As someone who is now one year removed from their college experience, and potentially going back for graduate school in the fall, I can tell you firsthand how budgeting and planning ahead has helped save my functionality in the real world.
When I was in college, I was not always the most responsible with my money. I went out to buy food a lot, and spent a bunch on material goods that did not make sense to purchase at the time, like video games, collectibles, and other unnecessary items. Needless to say, when money got tight I learned the hard way how to scrape a few pennies together to make ends meet between paychecks. But now, looking back on those moments, I have realized how to deal with those problems.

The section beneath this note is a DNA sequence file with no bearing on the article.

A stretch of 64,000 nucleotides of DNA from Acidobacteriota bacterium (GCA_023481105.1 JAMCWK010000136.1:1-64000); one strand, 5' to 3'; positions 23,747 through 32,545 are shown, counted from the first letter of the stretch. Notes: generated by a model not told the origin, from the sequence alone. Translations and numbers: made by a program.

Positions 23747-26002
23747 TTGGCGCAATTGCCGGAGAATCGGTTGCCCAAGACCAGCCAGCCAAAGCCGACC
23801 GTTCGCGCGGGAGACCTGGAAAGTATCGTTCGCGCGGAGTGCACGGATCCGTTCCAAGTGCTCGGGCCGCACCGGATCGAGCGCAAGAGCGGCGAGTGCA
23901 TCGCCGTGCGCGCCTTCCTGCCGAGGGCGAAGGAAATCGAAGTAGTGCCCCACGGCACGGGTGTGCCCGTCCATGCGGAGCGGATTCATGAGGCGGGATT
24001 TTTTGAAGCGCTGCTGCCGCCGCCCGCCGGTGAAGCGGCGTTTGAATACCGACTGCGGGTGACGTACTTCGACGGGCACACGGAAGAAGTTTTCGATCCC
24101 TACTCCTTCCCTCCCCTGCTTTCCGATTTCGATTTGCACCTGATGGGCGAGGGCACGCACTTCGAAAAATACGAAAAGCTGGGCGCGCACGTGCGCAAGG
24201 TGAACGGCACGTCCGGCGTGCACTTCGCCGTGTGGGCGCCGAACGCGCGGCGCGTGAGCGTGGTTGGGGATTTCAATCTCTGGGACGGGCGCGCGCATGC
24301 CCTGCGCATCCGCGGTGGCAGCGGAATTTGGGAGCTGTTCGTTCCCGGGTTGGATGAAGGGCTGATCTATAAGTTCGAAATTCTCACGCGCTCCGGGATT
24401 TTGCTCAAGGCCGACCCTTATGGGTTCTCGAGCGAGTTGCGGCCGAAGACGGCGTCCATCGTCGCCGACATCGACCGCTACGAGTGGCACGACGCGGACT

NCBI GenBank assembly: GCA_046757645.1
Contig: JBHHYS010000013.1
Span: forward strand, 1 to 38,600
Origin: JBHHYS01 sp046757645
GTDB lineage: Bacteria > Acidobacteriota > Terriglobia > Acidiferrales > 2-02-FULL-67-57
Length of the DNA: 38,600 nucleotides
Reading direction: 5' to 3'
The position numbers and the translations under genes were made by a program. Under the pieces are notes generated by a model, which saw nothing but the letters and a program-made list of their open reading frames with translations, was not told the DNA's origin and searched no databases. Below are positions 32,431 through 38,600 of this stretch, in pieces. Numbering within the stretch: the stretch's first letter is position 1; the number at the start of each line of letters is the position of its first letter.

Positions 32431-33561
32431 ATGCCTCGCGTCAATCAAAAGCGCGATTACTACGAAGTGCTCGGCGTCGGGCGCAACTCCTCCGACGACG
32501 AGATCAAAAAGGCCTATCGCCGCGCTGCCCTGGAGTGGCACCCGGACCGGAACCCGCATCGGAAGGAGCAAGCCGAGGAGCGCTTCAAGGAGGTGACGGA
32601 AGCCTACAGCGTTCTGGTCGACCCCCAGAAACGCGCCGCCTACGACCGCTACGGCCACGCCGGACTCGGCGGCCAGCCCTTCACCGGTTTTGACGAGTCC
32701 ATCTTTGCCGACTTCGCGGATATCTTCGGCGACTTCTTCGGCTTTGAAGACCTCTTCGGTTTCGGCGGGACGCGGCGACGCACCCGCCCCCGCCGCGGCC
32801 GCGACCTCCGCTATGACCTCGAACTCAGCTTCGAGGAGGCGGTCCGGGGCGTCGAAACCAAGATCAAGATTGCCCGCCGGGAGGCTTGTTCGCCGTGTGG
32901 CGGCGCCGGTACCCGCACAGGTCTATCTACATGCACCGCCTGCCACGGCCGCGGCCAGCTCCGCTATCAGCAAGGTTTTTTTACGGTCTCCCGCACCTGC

I was a very active member of the campus community while I was at Plymouth State, leading me to being in many high-profile positions within multiple student organizations. With those responsibilities, I needed to learn how to budget and to be smart about the funds on hand. I quickly learned that I could translate that knowledge to my personal life as well, creating budgets for how I would spend my money going forward. To this day, I continue to budget my money as I work two part-time jobs and work towards attending graduate school for my master's degree in broadcast meteorology.
In conclusion, if there is one piece of advice I have for you, the college students of America, that would be to save your money where you can, and always follow a budget.